Beef patty

Beef patty

The Huxtaburger Book
makes 4
Chris Middleton

The beef patty is the star of the burger. If the patty isn’t good, then the whole burger is ruined!

When cooked, the patty must be the same diameter as the bun, as there's nothing worse than a patty which only fills up half the bun. Meat has a natural tendency to shrink when it’s cooked, so it's important to take this into consideration when shaping the patties. I’d suggest that you shape the patties to be at least 20 per cent bigger than your buns.

In pursuit of the ultimate beef patty, let’s now consider the merits of the different types and cuts of beef.

Grass-fed versus grain-fed beef: When using regular beef, I prefer to use grass-fed as opposed to grain-fed – the main reason being that I think grass-fed is better for the cattle and the environment, as the cattle are free to roam and are not kept in feedlots. The meat also has the taste of where it comes from (terroir) and what the animal’s diet is, which can often be identified as having a mineral flavour. Many farmers may also top up the feed with hay and silage harvested from the property after an abundance of spring growth.

Beef from grain-fed cattle can all taste the same, as the animals are essentially eating the same type of feed. The upside to grain-fed is the consistency of the marbling and tenderness of the meat; grass-fed beef can be a lot more variable in tenderness and marbling, due to the fact that the cattle roam more.

Wagyu beef: Wagyu literally means ‘Japanese cow’. The special thing about these cattle is that they have a high amount of naturally occurring intramuscular marbling. This means that the fat is evenly dispersed inside the muscles, not just between them, creating deliciously juicy beef.

Wagyu beef can either be full-blood (pure-bred) or F1, which is a cross of full-blood and another breed, commonly Angus or Holstein, which bring their qualities to the beef. F1 is cheaper than full-blood.

The fat in wagyu beef is high in unsaturated fats, which means it is better for us, and also melts at a lower temperature. A good test for wagyu beef is to put a little of the fat on your thumbnail; it should melt from your body temperature.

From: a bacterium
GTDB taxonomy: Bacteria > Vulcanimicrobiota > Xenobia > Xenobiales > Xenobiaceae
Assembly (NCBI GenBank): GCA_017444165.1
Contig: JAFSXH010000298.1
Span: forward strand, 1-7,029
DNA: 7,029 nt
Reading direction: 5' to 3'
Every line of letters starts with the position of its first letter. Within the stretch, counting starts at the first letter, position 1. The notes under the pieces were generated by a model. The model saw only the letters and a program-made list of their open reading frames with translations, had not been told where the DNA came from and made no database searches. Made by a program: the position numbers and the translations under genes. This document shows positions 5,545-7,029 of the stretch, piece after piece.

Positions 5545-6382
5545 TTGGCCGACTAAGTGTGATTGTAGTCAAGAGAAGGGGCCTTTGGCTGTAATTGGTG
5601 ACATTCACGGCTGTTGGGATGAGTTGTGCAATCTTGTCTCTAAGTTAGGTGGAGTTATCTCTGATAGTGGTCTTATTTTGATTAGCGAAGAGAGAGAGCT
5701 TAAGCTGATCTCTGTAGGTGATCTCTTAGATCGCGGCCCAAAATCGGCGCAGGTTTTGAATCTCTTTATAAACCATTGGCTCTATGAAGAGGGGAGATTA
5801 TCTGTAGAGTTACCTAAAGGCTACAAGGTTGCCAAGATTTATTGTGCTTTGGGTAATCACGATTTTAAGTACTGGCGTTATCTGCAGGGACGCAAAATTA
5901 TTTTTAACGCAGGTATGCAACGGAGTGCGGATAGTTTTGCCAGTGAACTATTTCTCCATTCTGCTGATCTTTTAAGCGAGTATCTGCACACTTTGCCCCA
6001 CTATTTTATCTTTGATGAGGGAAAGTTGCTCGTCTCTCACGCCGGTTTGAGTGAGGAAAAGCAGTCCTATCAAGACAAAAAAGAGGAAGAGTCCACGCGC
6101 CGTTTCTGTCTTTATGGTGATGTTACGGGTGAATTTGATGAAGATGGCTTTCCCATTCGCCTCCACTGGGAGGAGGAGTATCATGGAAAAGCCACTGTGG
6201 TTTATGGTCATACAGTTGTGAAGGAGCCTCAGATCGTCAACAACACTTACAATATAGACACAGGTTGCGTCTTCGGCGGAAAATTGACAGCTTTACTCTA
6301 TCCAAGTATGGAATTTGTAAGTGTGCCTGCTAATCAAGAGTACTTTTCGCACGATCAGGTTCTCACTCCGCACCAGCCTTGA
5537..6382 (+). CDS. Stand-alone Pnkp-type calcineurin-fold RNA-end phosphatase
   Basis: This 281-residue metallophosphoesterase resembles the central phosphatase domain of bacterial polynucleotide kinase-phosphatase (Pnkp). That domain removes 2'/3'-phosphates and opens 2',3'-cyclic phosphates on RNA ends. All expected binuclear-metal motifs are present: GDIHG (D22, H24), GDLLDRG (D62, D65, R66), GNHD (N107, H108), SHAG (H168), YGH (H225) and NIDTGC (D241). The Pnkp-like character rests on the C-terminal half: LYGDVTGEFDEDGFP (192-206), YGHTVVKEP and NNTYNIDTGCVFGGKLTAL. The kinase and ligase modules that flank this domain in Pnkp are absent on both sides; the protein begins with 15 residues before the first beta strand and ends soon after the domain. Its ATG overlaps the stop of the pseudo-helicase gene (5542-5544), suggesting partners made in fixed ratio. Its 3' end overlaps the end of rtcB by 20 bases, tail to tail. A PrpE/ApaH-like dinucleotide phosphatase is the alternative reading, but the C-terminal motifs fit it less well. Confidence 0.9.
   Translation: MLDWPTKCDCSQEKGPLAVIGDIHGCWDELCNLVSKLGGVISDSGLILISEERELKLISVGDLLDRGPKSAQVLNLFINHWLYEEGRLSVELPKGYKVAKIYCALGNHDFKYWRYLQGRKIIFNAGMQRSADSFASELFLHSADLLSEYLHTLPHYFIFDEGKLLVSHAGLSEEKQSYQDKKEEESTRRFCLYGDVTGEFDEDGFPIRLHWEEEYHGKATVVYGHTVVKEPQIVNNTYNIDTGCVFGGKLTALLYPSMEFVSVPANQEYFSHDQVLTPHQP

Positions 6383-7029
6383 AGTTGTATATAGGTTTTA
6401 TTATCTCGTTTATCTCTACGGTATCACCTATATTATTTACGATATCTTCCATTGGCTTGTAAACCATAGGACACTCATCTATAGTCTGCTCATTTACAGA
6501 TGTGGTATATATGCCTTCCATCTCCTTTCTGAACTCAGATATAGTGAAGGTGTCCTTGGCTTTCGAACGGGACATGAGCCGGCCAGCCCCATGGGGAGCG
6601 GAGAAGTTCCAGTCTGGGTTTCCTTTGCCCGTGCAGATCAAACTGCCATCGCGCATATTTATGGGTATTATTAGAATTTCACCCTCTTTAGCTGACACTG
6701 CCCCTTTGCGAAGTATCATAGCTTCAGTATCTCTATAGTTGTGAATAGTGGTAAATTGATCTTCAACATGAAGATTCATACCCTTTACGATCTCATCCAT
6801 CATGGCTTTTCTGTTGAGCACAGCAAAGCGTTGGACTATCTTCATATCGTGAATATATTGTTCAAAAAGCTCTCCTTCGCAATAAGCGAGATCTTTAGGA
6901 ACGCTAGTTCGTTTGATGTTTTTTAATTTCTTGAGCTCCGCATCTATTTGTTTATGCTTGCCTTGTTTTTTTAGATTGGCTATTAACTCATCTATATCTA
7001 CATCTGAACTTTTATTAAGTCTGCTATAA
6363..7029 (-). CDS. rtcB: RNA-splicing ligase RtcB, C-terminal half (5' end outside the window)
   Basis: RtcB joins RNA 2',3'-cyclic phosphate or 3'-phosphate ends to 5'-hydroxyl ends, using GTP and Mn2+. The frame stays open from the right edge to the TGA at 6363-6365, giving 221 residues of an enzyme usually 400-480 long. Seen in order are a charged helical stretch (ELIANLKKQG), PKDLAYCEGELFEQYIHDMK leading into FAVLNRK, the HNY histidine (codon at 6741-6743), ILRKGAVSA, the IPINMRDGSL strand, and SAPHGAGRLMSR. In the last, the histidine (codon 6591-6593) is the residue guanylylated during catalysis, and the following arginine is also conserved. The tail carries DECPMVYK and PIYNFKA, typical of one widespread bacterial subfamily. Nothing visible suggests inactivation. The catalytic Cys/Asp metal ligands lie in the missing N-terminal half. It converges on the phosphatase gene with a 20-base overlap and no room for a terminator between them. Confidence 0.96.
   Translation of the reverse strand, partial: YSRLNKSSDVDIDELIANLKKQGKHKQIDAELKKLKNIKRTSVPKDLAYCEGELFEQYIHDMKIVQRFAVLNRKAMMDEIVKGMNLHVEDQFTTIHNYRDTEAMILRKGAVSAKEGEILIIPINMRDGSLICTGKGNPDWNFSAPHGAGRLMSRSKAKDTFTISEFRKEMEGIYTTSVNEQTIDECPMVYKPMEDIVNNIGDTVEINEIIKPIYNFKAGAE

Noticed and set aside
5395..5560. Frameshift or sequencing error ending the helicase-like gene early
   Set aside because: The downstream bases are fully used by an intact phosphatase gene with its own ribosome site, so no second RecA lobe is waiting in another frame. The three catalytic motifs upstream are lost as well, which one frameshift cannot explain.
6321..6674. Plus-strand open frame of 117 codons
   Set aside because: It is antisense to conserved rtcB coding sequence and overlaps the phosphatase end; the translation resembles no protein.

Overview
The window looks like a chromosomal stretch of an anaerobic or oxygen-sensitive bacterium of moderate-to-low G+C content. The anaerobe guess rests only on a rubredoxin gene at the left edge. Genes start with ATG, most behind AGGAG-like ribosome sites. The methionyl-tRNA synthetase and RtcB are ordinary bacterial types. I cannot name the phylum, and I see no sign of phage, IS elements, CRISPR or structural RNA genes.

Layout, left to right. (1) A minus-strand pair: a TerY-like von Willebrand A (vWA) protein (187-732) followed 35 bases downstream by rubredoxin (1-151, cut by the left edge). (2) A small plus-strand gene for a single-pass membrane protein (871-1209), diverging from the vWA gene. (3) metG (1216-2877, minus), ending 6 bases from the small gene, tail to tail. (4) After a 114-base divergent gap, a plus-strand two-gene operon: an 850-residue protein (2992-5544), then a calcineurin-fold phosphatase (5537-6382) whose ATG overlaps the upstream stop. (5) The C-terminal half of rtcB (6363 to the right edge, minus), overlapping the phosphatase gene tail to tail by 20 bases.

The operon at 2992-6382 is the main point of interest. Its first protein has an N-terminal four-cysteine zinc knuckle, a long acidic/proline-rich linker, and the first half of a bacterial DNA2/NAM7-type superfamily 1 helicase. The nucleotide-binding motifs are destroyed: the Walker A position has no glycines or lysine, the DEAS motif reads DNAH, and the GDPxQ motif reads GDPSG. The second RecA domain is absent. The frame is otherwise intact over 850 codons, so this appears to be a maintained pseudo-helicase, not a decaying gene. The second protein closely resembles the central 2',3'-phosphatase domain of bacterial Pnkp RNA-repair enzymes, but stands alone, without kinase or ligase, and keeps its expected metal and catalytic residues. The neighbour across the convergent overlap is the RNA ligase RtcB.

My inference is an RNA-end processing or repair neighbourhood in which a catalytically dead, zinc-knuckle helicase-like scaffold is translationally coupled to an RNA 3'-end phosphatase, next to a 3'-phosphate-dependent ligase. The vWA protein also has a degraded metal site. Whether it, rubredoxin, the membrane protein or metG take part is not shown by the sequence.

The majority of wagyu beef is grain-fed, although we use grass-fed wagyu for our patties at Huxtaburger, as it has an excellent flavour and retains moisture during cooking.

Composition of the patty: There are many schools of thought on the make-up of the patty. Some people swear it must have certain percentages of different cuts to make the perfect burger.

If you have a good relationship with your butcher, maybe you can ask them for specific muscles, although this may be tricky if you only want a small amount. If you have a mincer at home, you can get the cuts you want and grind the beef yourself.

When grinding your own meat, it is very important to keep the mincing equipment and the meat itself as cold as possible. If it warms up, the fat can start to melt, which will cause the meat to become dry, and crumble when cooked.

You really don’t want more than about 20 per cent fat in the meat, otherwise you’ll find that most of it just comes out during cooking. If you are cooking on a flat grill or pan, the meat will become crispy on the outside, yet greasy at the same time. If you use a flame-fired chargrill to cook the patties, it will flare up too much and give the patties an unappealing burnt-fat flavour. Personally I think 10–15 per cent fat is the sweet spot.

In our patties at Huxtaburger, we mainly use the muscles from the butt area – generally the silverside, topside and knuckle. These give a patty with good texture and mouth-feel, without too much sinew.

As you will see from the recipes, we add only salt and pepper to our patties. It comes down to personal preference, but some people like to add fillers such as onion, tomato sauce, mustard, breadcrumbs, egg, etc – but I believe this detracts from the flavour of the beef itself, and can give the patties a pasty texture. Also in the case of tomato sauce, it can make the patties burn excessively during cooking.

It is best to make and cook the patties on the day you plan to serve them. I would not recommend making a few and freezing them, as the juices will come out of them and they won't be great. Fresh is always best!


Quantity Ingredient
1 heaped teaspoon sea salt
1/4 teaspoon freshly ground black pepper
400g minced wagyu beef


  1. Mix the salt and pepper through the beef. Weigh out the mixture into four 100 g portions and flatten them to about 1 cm thick. Lay the patties on a sheet of baking paper.
  2. Heat a flat grill plate, or a large non-stick frying pan, to a medium heat. Cook the patties for about 4 minutes on the first side, then turn them over and cook for a further 4 minutes, or until cooked through.
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